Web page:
[PS-2.16] Phoneme detection in dyslexic and typically developing children: evidence from Russian

Dorofeeva, S. V. 1 , Reshetnikova, V. 1 , Serebryakova, M. 2 , Laurinavichute, A. 3 , Artemova, A. 1 , Goranskaya, D. 1 , Akhutina, T. V. 4 & Dragoy, O. 1, 5

1 National Research University Higher School of Economics
2 Center for Speech Pathology and Neurorehabilitation
3 Potsdam University
4 Lomonosov Moscow State University
5 Federal Center for Cerebrovascular Pathology and Stroke

It has long been acknowledged that phoneme detection is associated with reading acquisition. It is also one of the phonological awareness tasks which are better predictors of early reading skills than onset-rime awareness. (Bryant et al., 1990; Hulme et al., 2002). To investigate, if this task is effective for diagnosing the phonological processing deficit in dyslexic children in Russian, we developed the phoneme detection test and conducted the study in two groups of Russian-speaking children of elementary school: typically developing (N=90) and dyslexic (N=50).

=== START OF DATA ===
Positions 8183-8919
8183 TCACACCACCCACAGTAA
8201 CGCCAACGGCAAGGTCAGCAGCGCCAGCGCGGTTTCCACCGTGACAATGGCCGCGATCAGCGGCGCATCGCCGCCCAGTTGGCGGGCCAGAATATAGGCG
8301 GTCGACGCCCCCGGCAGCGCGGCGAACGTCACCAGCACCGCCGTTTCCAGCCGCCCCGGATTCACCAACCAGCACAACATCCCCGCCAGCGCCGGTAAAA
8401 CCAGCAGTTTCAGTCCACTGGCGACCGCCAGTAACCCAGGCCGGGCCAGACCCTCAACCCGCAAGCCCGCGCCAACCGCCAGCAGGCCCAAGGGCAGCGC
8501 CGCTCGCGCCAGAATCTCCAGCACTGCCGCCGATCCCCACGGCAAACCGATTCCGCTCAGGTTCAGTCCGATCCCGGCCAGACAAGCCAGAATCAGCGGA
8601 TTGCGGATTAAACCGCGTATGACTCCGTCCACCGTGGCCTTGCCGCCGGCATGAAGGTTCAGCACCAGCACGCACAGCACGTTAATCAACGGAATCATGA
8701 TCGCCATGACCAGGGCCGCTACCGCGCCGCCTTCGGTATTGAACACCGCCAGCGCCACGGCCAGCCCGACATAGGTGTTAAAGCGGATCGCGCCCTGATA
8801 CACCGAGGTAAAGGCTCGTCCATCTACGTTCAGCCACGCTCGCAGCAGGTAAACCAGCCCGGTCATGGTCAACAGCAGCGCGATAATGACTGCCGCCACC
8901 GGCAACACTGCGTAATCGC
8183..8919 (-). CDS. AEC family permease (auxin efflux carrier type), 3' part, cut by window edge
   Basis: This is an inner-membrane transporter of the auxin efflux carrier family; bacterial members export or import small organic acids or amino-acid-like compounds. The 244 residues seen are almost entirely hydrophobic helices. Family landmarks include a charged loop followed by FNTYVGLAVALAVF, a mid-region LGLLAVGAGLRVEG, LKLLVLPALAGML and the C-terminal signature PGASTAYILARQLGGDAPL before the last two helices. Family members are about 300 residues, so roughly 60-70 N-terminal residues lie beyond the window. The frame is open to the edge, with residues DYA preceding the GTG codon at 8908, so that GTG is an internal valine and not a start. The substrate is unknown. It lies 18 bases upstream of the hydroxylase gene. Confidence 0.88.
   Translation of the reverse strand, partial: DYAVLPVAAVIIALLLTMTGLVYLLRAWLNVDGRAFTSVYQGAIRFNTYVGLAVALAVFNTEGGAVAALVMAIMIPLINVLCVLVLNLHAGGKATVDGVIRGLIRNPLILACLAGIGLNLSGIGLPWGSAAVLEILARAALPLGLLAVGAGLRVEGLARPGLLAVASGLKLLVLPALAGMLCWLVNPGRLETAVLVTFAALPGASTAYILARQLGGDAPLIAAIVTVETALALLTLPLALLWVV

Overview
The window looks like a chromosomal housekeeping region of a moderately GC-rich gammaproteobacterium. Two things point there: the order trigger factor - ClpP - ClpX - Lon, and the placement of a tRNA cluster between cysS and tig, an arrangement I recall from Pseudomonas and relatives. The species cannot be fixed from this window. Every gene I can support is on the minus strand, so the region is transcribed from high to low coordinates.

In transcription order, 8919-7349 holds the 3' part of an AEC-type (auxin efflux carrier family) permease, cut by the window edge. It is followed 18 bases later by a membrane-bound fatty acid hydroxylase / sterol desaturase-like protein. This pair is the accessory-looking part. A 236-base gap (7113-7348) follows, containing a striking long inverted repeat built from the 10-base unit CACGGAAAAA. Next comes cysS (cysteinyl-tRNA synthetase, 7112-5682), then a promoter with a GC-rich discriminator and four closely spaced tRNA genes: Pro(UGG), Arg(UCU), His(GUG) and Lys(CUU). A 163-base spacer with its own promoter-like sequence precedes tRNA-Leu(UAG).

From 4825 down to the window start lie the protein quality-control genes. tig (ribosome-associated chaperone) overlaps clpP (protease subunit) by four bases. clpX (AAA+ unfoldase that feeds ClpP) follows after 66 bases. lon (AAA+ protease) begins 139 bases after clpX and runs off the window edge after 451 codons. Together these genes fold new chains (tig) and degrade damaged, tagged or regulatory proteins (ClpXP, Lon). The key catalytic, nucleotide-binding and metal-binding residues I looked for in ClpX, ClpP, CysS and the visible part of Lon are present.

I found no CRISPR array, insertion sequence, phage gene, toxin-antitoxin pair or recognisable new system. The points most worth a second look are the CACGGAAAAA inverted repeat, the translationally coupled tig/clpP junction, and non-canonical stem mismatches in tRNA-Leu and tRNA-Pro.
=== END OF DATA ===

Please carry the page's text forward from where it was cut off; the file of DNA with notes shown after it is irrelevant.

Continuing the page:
The test contained 24 1-to-3-syllable items, it was programmed in Java and administered using a Samsung Galaxy Tab A SM-T585 (2016), screen size 10.1?. Audio stimuli were recorded by a professional speaker. Participants heard a phoneme followed by a word and had to press the ?Yes? button if the phoneme was present in the word, and ?No? otherwise (e.g., ?l ? rak (a crayfish)?, ?sh ? loshad?(a horse)?, ?k ? podarok (a present)? ).

We found significant differences between typically developing and dyslexic children (?=0.07, SE=0.016, t=4.3, Pr(>|t|) <0.001) in phoneme detection. We did not find systematic gender differences, but we revealed that the performance reliably increased with grade (?=0.03, SE=0.007 t=4.26, Pr(>|t|) <0.001).